What bike do you have?
IF you do only flat land riding, a cassette change is probably something you'd want to do anyway for all your riding.
Probably $20-40, depending on how many cogs you have.
IF you currently have something like an X-30+, you have a bunch of low gears that you never use, at the expense of NOT having gears you can use. something like a 12-23 allows you to shift in smaller increments to adjust for slight changes in the wind, while cruising along. This allows you to keep your cadence in the best range for you. You keep the motor running at its peak efficiency/power, just like a semi truck hauling down the highway.
CADENCE is the KEY, You want to spin the fastest you can comfortably no matter what the speedometer says. Your endurance will thank you. Mashing sucks energy fast.

Thanks, hadn't thought of that or even knew it was possible to do. I know that I never use my lowest 5 gears and since I've gotten the road slicks, I've been able to spin in the upper gears fairly easy. I might just look into that!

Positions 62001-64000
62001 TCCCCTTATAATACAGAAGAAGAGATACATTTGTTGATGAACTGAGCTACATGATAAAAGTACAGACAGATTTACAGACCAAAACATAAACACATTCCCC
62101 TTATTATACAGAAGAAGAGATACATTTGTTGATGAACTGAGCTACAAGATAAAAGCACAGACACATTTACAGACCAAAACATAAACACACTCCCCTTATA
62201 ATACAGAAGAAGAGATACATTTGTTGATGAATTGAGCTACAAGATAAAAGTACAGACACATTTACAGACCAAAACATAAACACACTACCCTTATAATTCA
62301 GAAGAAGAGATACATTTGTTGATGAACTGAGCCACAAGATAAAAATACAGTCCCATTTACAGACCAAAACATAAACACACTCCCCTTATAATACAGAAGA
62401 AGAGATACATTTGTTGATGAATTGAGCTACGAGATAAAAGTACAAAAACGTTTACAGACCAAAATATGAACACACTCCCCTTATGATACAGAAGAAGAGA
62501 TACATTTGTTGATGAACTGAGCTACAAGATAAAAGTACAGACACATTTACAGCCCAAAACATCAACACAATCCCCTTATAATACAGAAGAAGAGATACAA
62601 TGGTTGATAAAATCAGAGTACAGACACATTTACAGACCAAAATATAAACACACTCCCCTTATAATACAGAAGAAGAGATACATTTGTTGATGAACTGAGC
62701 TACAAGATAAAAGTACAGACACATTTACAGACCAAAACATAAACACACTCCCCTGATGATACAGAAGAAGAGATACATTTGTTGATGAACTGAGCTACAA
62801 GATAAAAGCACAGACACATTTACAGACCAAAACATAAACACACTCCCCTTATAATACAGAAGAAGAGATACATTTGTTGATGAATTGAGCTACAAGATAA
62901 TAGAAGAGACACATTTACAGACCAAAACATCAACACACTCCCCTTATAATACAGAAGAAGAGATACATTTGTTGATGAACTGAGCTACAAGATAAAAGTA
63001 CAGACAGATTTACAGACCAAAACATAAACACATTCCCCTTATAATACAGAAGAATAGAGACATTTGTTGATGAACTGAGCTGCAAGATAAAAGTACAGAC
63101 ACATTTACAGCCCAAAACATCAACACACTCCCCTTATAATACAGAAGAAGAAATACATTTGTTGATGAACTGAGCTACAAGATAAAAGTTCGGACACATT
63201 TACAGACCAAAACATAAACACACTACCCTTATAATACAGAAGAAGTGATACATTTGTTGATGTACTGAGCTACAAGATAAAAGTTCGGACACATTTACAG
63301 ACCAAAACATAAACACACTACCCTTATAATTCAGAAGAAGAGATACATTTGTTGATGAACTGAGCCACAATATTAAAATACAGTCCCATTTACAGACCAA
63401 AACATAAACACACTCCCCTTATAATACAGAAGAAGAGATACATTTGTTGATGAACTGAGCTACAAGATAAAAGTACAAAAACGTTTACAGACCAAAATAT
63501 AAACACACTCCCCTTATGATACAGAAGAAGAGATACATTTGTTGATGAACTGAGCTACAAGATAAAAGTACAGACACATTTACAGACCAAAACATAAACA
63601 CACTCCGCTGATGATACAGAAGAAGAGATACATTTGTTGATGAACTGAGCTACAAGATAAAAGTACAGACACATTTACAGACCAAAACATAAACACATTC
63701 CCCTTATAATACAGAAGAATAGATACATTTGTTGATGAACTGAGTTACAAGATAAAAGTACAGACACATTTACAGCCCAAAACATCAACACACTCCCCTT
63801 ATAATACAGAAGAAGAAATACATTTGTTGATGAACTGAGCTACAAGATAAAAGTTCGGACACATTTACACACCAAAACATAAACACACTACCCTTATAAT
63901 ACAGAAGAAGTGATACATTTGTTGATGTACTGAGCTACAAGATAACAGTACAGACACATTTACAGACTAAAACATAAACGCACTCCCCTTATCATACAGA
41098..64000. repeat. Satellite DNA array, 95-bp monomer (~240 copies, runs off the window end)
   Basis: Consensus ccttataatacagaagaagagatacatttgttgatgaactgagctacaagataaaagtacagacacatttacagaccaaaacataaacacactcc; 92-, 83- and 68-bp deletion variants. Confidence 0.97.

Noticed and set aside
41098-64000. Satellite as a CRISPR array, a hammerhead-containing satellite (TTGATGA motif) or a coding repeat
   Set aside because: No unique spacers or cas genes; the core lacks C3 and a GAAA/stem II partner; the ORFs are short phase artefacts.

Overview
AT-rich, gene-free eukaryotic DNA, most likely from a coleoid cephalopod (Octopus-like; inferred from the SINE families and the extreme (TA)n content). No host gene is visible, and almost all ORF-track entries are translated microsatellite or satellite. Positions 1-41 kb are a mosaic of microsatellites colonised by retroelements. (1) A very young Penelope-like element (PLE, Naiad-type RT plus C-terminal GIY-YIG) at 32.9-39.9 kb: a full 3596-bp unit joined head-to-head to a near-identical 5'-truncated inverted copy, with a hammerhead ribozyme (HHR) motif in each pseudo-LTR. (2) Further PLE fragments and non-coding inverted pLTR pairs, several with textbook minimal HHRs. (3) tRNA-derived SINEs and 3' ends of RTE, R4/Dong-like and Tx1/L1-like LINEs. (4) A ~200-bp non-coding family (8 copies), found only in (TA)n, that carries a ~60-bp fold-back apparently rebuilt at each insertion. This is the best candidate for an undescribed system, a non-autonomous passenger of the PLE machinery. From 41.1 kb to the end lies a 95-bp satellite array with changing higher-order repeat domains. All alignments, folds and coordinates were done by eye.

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Old 08-26-08, 10:47 AM
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Start strong, stay strong through the middle and finish strong.

If you have time to practice start pushing youself to find your 15 mile pace. If you really want to race you should be spent at 15 miles. So keep pushing yourself harder and harder until you find a pace where you can finish the 15 miles as fast as possible. Practice that pace and hold to it durring the race.